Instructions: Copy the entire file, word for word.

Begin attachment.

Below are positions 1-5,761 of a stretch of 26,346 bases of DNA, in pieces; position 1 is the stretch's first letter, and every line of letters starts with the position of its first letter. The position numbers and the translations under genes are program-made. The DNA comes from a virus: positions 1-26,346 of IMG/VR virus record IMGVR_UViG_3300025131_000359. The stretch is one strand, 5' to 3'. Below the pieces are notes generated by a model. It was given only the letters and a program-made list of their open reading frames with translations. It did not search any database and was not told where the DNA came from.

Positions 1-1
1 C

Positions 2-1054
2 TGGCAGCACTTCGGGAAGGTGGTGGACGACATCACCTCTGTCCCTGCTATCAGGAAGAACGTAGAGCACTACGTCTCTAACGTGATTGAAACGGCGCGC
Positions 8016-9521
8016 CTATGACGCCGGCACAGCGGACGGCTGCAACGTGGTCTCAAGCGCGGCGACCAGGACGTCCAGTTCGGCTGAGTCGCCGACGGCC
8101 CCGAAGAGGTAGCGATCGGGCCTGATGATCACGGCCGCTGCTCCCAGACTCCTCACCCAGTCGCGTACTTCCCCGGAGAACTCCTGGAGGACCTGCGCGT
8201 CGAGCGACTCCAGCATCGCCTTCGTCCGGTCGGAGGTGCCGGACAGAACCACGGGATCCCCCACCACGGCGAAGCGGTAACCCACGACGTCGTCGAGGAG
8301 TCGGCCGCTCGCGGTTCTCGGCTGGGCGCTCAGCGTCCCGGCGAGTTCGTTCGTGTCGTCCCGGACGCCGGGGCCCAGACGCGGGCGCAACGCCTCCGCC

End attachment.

Below are positions 1-5,761 of a stretch of 26,346 bases of DNA, in pieces; position 1 is the stretch's first letter, and every line of letters starts with the position of its first letter. The position numbers and the translations under genes are program-made. The DNA comes from a virus: positions 1-26,346 of IMG/VR virus record IMGVR_UViG_3300025131_000359. The stretch is one strand, 5' to 3'. Below the pieces are notes generated by a model. It was given only the letters and a program-made list of their open reading frames with translations. It did not search any database and was not told where the DNA came from.

Positions 1-1
1 C

Positions 2-1054
2 TGGCAGCACTTCGGGAAGGTGGTGGACGACATCACCTCTGTCCCTGCTATCAGGAAGAACGTAGAGCACTACGTCTCTAACGTGATTGAAACGGCGCGC
Positions 8016-9521
8016 CTATGACGCCGGCACAGCGGACGGCTGCAACGTGGTCTCAAGCGCGGCGACCAGGACGTCCAGTTCGGCTGAGTCGCCGACGGCC
8101 CCGAAGAGGTAGCGATCGGGCCTGATGATCACGGCCGCTGCTCCCAGACTCCTCACCCAGTCGCGTACTTCCCCGGAGAACTCCTGGAGGACCTGCGCGT
8201 CGAGCGACTCCAGCATCGCCTTCGTCCGGTCGGAGGTGCCGGACAGAACCACGGGATCCCCCACCACGGCGAAGCGGTAACCCACGACGTCGTCGAGGAG
8301 TCGGCCGCTCGCGGTTCTCGGCTGGGCGCTCAGCGTCCCGGCGAGTTCGTTCGTGTCGTCCCGGACGCCGGGGCCCAGACGCGGGCGCAACGCCTCCGCC